The Annunciation by Fra Angelico, museum of St Marco in Florence, Italy

Fra Angelico loved to paint the adorable angelic faces. “The Annunciation” hangs in the museum of St Marco in Florence, Italy. It is not far away from his other great masterpiece, “The Resurrection.” The picture is facing the entrance to the corridor on the upper floor measures 2.24 metres high by 2.74 metres wide.

In “The Annunciation” Angelico depicts the Virgin Mary seated on a rough wooden stool among the columns which support the convent. Her arms are folded as if to prepare herself to bear the news she is expecting. Suddenly a messenger of the Lord appears before her. She gazes into his eyes as he delivers the divine message. The wings delicately created, glow with an abundance of colours. The hands are gently folded, and the messenger is in the act of kneeling in respect to the chosen one of God. The little grassy plot just outside of the cloister is spotted with daisies and separated from the tall cypress trees by the board fence. The same careful attention the artist reveals in the saintly countenance of his angels is also shown in inanimate objects. So meticulous was he in painting this fence that not only are the nail heads visible, but the grain in the wood is discernible as well and shows the extreme care has been given to the minutest detail.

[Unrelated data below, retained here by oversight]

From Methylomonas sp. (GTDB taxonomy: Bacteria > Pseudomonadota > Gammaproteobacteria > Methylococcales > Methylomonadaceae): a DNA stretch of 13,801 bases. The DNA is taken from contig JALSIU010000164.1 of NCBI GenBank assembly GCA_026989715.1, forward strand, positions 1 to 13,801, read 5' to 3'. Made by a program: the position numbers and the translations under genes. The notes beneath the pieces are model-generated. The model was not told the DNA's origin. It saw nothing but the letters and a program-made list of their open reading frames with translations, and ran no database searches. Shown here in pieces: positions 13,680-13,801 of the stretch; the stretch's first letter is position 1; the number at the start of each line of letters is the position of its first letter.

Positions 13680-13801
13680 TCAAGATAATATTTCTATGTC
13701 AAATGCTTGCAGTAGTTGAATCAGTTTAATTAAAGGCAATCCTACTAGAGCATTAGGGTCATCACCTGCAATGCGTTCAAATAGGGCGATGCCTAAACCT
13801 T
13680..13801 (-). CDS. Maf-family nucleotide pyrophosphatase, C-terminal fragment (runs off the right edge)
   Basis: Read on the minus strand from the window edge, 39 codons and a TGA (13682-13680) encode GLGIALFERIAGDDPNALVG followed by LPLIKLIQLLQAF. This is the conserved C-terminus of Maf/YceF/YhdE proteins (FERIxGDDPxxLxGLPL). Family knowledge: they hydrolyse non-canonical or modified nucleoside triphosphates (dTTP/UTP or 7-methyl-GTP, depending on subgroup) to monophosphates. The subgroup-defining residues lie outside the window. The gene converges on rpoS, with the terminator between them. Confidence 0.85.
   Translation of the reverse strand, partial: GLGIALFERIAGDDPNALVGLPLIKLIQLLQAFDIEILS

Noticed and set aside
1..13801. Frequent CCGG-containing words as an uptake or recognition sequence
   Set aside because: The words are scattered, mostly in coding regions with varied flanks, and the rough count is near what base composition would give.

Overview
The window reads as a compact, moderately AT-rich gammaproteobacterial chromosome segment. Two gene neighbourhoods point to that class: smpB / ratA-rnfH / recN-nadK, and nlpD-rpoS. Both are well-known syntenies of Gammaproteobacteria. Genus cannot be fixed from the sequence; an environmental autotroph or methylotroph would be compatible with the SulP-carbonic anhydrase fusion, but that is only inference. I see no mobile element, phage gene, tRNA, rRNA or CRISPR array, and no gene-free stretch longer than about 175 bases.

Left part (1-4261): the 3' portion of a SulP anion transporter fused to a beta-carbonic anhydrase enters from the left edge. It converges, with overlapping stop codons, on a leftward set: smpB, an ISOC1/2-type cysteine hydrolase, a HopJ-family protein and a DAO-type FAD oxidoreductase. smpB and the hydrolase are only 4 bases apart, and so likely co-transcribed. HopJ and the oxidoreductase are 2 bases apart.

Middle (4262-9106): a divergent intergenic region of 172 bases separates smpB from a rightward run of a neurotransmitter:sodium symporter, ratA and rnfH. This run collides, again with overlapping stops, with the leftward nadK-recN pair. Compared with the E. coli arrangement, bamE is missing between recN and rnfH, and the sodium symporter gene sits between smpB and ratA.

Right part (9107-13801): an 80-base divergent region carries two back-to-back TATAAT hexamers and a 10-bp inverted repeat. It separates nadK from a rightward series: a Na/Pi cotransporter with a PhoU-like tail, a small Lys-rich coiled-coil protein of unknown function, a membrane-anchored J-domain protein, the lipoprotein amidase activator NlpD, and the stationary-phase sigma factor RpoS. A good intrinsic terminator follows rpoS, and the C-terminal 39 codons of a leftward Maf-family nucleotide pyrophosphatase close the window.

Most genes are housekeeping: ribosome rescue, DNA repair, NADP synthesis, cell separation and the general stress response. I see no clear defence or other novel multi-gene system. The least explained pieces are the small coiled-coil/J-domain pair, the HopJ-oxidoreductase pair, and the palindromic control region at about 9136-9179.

Fra Angelico sought attention to detail in his work. He was pious, and he believed that he possessed the ability to express divine thoughts on the canvas, with brush and paint, was given to him to be used in further spreading devotion, much like the gift of oratory is given to great religious preachers. Thinking that God was inspiring his ideas, he made it a strict rule never to retouch a single part of any picture once it was finished.

His name will be associated with the highest achievements in Judeo Christian religious art. Fra Angelico’s most productive years were between 1436 and 1450. This was before the real beginning of the Renaissance. While it is noticeable that there is a certain stiffness in his figures when compared to the figures painted by Raphael and Michelangelo. However, he was limited by the technical skills that were available at the time. Many years separated his career from theirs. They had the opportunity to study his style and the styles of other great masters that followed him.

He was one of the last old (middle ages) painters, and one of the first of the new (Renaissance) painters. He significantly improved the stiff, lifeless styles of the Giotto period.

This good Dominican Priest observed the bonds of monastic discipline, and his art reflected this aspiration for piety.

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